skip to main content

Recognized as one of the most active and highly-regarded investment management practices in the United States, our group represents all types of asset managers across the liquidity spectrum, including private equity funds, credit funds, hedge funds, venture capital funds, real estate funds, hybrid funds and family offices. We have successfully raised hundreds of billions of dollars for our clients, who benefit from our extensive market knowledge, industry-leading networking events and strong relationships with all major market participants. 

SEC Publishes the Most Frequent Advisory Fee and Expense Compliance Issues Identified in Examinations of Investment Advisers

April 17, 2018 Download PDF

 

On April 12, 2018, the Securities and Exchange Commission’s Office of Compliance Inspections and Examinations (“OCIE”) published a Risk Alert[1] listing the most frequent advisory fee and expense compliance issues identified in deficiency letters sent to SEC-registered investment advisers (“advisers”). The deficiencies observed by OCIE staff that are most relevant to private fund advisers include:

Expense Misallocations.  For example, allocating marketing expenses, regulatory filing fees and travel expenses to private funds instead of to the adviser in contravention of the applicable advisory agreements, limited partnership agreements, private placement memoranda, Form ADV, or other disclosure documents; or allocating broken deal expenses relating to co-investment vehicles to private fund clients in contravention of disclosures.

Use of Incorrect Account Valuations in Fee Billing.  For example, valuing client assets using a different metric or process than disclosed, resulting in overbilling of advisory fees.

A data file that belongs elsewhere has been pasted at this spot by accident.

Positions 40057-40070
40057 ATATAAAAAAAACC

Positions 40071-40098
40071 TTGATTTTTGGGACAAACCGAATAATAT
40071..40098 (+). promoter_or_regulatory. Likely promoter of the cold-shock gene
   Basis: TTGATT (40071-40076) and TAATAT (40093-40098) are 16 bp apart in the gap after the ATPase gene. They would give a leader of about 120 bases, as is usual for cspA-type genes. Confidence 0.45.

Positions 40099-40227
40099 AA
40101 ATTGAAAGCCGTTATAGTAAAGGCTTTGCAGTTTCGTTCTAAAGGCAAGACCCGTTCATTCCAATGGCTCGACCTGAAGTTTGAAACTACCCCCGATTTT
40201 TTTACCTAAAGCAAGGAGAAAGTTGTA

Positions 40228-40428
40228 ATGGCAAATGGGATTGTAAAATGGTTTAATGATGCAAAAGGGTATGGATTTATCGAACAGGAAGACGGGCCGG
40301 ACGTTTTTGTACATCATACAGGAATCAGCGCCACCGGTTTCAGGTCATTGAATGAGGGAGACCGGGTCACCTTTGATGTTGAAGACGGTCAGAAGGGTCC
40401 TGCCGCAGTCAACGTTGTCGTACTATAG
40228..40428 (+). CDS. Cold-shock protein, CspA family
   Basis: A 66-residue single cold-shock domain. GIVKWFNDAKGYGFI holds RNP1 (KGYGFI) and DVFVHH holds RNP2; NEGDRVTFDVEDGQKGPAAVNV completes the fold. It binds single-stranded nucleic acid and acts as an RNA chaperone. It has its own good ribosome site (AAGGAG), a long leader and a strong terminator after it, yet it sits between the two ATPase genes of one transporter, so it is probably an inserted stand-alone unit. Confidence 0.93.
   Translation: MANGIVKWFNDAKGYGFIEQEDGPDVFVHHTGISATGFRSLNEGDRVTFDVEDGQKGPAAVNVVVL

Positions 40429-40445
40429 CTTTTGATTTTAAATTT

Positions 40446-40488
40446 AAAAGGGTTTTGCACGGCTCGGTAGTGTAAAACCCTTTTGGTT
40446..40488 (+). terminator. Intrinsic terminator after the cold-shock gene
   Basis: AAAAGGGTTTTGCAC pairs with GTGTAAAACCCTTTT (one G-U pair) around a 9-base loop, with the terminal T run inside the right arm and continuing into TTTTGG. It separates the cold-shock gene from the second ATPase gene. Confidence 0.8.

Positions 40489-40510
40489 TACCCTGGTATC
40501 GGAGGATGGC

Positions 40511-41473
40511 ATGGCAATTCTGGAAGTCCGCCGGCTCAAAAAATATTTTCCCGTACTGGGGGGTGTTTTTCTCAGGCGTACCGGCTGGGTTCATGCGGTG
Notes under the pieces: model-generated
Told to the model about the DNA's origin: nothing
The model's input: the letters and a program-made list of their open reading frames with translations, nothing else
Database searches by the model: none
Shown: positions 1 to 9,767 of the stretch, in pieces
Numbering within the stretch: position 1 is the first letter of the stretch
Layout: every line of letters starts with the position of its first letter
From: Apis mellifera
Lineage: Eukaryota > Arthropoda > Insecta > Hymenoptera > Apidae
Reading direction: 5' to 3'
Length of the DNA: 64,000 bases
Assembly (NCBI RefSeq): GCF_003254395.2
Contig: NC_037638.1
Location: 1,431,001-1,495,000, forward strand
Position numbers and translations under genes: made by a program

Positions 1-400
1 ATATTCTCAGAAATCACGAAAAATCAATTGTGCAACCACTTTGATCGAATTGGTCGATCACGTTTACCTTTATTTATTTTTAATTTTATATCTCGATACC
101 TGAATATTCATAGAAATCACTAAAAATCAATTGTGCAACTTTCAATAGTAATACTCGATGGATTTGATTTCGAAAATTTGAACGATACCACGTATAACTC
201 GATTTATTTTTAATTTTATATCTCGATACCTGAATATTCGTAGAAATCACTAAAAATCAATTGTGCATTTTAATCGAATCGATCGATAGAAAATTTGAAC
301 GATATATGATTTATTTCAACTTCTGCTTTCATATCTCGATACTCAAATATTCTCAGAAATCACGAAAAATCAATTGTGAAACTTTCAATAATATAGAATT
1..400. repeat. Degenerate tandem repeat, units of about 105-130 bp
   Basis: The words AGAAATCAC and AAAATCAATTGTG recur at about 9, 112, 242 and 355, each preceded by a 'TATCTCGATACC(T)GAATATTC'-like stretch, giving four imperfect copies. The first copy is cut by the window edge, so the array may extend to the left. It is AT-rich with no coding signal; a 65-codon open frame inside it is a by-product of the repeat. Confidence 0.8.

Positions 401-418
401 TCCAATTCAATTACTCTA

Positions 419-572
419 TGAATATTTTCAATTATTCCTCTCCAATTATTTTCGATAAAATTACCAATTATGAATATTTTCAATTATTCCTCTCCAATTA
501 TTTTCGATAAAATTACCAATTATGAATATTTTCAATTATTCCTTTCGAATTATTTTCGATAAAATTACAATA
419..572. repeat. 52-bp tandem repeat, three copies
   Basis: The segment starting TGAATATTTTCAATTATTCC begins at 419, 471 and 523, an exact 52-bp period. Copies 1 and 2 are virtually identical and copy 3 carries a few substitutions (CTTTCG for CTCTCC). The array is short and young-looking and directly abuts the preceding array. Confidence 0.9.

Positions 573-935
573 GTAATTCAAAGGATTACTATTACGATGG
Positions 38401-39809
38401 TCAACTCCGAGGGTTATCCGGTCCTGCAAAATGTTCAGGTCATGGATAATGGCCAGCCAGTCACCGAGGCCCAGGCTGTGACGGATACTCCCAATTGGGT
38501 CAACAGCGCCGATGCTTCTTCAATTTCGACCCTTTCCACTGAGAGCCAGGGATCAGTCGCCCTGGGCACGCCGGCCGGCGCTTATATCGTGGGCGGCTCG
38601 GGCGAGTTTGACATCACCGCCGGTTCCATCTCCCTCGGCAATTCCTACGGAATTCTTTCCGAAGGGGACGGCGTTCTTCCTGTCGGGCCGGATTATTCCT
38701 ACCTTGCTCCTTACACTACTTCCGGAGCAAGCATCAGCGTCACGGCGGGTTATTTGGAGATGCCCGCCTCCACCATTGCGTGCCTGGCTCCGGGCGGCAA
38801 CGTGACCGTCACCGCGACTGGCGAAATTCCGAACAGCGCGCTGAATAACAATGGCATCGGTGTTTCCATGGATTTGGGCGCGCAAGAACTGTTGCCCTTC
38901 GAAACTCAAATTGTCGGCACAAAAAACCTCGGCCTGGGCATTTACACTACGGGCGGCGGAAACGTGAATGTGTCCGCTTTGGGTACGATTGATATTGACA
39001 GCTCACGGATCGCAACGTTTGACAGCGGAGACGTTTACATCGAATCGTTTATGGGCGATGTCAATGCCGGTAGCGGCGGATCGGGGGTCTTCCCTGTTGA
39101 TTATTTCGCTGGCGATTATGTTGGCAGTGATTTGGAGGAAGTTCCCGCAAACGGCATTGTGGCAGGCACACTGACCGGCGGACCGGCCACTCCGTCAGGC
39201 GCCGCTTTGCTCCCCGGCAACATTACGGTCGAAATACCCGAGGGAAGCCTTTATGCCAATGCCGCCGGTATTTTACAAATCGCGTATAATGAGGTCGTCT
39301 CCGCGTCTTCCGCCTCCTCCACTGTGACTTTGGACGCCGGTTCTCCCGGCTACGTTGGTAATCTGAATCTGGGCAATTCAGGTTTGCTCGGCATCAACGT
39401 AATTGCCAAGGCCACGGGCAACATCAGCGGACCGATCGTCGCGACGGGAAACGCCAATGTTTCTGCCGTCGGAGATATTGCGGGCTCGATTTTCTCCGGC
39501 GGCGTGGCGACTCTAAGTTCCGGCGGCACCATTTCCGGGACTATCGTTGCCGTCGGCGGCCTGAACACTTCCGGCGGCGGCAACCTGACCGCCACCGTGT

Disclosure Issues Involving Advisory Fees.  For example, collecting expense reimbursements in excess of those disclosed.

Applying Discounts Incorrectly.  For example, failing to apply pre-arranged fee discounts to accounts over a certain size.

Billing Fees with Improper Frequency.  For example, charging fees on a monthly basis, instead of on a quarterly basis as stated in disclosures; charging fees in advance, despite disclosures specifying that clients would be billed in arrears; or failing to pro rate fees for partial periods.

Key Takeaways.  Advisers may want to consider reviewing their advisory fee and expense practices, policies and procedures to ensure compliance with their advisory agreements and disclosures provided to investors.  Advisers may also want to consider adopting and implementing written policies and procedures reasonably designed to prevent discrepancies among such practices, advisory agreements and disclosures.[2]

*    *    *

[1]       See National Exam Program Risk Alert “Overview of the Most Frequent Advisory Fee and Expense Compliance Issues Identified in Examinations of Investment Advisers” (April 12, 2018), available at https://www.sec.gov/ocie/announcement/ocie-risk-alert-advisory-fee-expense-compliance.pdf.

[2]       See Investment Advisers Act Rule 206(4)-7.

© 2019 Paul, Weiss, Rifkind, Wharton & Garrison LLP

Privacy Policy